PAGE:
Delights of the year

As the year closes, it has become almost a tradition to consider the highlights of this year of wine. For publication in the week of 26 December 2016

Late December is a time for festivities and families, but activity in the world of wine tasting tends to stall. So this week we consider the best things about this year, because we all need to be grateful for this wonderful world of wine.

From the thousands experienced during the year, what was the best red wine tasted? This becomes an almost impossible question to answer if pondered intellectually. But memory suggests the most memorable was the beautiful wine of Antonio Sarrion Martinez at Bodega Mustiguillo in the Utiel-Requena region of eastern Spain.

His 2014 La Garnacha de Mustiguillo was one of the best wines tasted this year. This 100 per cent Garnache has a perfumed nose and delicate body plus a dream-like intensity in the mouth. An ethereal delight.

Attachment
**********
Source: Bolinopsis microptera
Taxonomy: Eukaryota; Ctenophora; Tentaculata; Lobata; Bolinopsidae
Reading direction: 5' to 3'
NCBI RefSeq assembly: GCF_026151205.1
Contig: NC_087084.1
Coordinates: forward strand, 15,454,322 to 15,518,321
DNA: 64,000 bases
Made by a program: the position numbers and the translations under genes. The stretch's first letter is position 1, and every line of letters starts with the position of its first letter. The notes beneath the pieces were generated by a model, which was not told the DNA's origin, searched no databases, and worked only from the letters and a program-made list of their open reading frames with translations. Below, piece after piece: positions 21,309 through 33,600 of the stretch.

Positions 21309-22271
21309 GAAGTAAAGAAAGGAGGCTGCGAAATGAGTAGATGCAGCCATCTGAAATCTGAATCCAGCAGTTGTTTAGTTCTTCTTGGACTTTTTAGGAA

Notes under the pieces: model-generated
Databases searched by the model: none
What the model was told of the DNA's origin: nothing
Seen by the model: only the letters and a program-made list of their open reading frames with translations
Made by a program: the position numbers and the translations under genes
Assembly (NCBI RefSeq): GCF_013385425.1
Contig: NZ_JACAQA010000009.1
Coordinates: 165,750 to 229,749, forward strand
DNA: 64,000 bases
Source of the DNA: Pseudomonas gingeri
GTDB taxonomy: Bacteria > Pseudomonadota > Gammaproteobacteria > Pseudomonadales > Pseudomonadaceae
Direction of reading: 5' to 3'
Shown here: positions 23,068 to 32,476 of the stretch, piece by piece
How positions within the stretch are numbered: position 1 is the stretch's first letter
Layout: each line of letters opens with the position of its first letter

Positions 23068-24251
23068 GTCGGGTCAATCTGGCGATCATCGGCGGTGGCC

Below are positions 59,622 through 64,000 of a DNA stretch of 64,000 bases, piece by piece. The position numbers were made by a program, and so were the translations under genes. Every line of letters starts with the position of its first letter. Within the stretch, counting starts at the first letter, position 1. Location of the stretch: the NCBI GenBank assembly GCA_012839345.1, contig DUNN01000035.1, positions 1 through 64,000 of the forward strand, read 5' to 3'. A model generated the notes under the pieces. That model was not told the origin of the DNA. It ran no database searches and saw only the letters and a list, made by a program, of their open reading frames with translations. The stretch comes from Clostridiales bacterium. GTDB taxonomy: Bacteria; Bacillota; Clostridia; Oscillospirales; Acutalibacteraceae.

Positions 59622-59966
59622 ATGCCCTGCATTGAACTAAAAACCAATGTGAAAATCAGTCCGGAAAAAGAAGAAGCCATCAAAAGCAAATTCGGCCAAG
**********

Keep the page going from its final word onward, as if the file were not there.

And the best white? Winemaker Martta Reis Simoes at the Alorna estate in the Tejo region of Portugal was named the country’s best young winemaker last year. Her 2013 Marquesa de Alorna grande reserva is quite magnificent. The cepage varies each year and includes the fruit of the four best grapes grown on the estate. It is designed to age in the cellar for about a decade, and offers a marvellous combination of restrained oak and ripe fruit encased in intense aromas of peaches and loquats. The wine is named in honour of Leonor de Almeida (1750-1839), who set up the country’s first school for underprivileged girls.

Alorna also makes a tangy liqueur known as Abafado from Fernao Pires grapes. The fermenting wine is “muffled” with grape spirit, which stops the fermentation process and retains sugar sweetness. Abafado spends five years in old barrels where it gains flavours of figs and almonds, and an aroma of slightly burned honey. The wine glows golden brown in the glass. It is a delicious wine that pairs well with local tarts made with sugar and eggs, or creme brulee.